The novel role of alpha2delta-1 in hypothalamic control of energy and glucose homeostasis.
Understanding how the brain regulates energy and glucose homeostasis, in coordination
with peripheral tissues, is vital for developing effective treatments for obesity and
diabetes. Brain-derived neurotrophic factor (BDNF), a protein that supports neuronal
survival and synaptic plasticity, is an important player in this neural circuitry.
Genetic polymorphisms that impede BDNF functi... read moreon pose risk factors for obesity in humans.
Similarly, reduced BDNF signaling in rodents induces overeating, excessive weight gain,
and metabolic dysfunction. Neurons in the ventromedial hypothalamus (VMH) facilitate
energy and glucose homeostasis, in part through modulation of the sympathetic nervous
system, and are a critical substrate of BDNF action. In this dissertation, we focus on
elucidating the molecular and cellular mechanisms underlying BDNF action in the VMH. Our
investigations identified alpha2delta-1 (α2δ-1), a calcium channel subunit
and synaptogenic thrombospondin receptor, as a novel effector acting downstream of BDNF
in the VMH. We show that obese mice lacking BDNF in the brain have reduced cell surface
α2δ-1 expression in VMH cells. Furthermore, pharmacological inhibition of
α2δ-1 in the VMH of wild type mice elicited feeding and weight gain.
Notably, rescuing the α2δ-1 deficit in VMH cells of BDNF mutants, using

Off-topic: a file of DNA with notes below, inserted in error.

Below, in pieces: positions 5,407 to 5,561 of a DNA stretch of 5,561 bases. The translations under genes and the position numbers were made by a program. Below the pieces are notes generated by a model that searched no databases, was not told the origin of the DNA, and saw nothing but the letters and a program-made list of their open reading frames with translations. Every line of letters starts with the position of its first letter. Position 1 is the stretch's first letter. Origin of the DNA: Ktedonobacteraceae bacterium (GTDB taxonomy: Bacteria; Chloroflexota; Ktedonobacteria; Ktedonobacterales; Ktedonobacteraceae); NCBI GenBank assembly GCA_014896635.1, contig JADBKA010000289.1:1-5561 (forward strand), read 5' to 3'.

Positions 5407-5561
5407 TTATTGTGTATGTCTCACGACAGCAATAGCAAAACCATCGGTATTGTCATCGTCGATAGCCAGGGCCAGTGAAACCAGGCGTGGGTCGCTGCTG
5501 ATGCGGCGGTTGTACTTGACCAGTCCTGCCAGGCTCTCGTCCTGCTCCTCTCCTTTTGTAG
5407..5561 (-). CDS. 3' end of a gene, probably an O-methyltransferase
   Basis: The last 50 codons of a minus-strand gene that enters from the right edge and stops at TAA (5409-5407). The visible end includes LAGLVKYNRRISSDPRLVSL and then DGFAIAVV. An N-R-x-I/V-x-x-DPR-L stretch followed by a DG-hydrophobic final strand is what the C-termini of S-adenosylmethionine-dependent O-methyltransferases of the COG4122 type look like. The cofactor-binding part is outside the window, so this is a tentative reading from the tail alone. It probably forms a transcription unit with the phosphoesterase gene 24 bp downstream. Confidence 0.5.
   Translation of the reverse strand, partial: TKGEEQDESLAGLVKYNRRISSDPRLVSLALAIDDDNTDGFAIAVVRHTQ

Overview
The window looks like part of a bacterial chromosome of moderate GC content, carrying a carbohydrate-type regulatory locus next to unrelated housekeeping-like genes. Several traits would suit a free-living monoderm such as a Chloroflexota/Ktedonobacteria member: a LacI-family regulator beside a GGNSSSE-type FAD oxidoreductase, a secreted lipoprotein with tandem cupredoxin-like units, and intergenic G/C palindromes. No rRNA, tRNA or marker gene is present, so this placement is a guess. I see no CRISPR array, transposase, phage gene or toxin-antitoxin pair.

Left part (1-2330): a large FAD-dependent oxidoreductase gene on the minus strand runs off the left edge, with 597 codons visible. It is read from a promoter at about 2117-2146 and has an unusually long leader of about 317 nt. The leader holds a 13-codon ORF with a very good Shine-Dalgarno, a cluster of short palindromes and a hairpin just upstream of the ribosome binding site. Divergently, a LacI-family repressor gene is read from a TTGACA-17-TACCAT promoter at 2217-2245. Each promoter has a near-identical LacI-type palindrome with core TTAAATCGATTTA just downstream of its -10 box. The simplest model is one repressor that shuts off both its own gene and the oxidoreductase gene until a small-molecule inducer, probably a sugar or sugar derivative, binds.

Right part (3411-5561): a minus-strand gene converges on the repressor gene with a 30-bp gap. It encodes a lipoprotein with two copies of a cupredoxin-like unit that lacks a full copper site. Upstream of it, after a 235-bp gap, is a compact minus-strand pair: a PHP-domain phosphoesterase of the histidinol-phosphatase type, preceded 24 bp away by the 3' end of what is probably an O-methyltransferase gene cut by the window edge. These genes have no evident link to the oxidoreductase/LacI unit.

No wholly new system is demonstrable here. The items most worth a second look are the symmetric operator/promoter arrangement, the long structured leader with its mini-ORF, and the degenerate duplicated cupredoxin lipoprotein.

viral-mediated gene delivery, mitigated their overeating and body weight gain and
normalized defects in glucose homeostasis. These findings identify a previously
unrecognized role for α2δ-1 in feeding and glycemic control. Next, we
investigated whether α2δ-1 is a requisite factor in the VMH for energy and
glucose homeostasis. Considering their established role in these physiological
processes, we hypothesized that steroidogenic factor-1 (SF1) neurons in this region are
a critical substrate for α2δ-1. To test this, we generated mice with
selective deletion of α2δ-1 in this cell population. α2δ-1
mutant mice exhibit glucose intolerance and robust alterations in lipid storage, despite
normal energy balance. Additionally, α2δ-1 mutants have reduced
norepinephrine content in serum and white adipose tissue relative to controls,
indicative of blunted sympathetic output. Electrophysiological recordings revealed that
reduced activity of SF1 neurons, which send dense projections to sympathetic brain
centers, underlies the metabolic alterations observed in α2δ-1 mutants.
These results demonstrate a critical role of α2δ-1 in VMH SF1 neurons and
support the hypothesis that α2δ-1 exerts robust body weight-independent
effects on glucose control and lipid homeostasis. In summary, the work presented in this
dissertation provides novel mechanistic insights underlying BDNF and α2δ-1
action in energy balance and glycemic control in the hypothalamus, offering innovative
avenues for potential obesity and diabetic
Thesis (Ph.D.)--Tufts University, 2016.
Submitted to the Dept. of Biochemical and Molecular Nutrition.
Advisor: Maribel Rios.
Committee: Andrew Greenberg, Edward Saltzman, and Michele Jacob.
Keywords: Neurosciences, and Nutrition.read less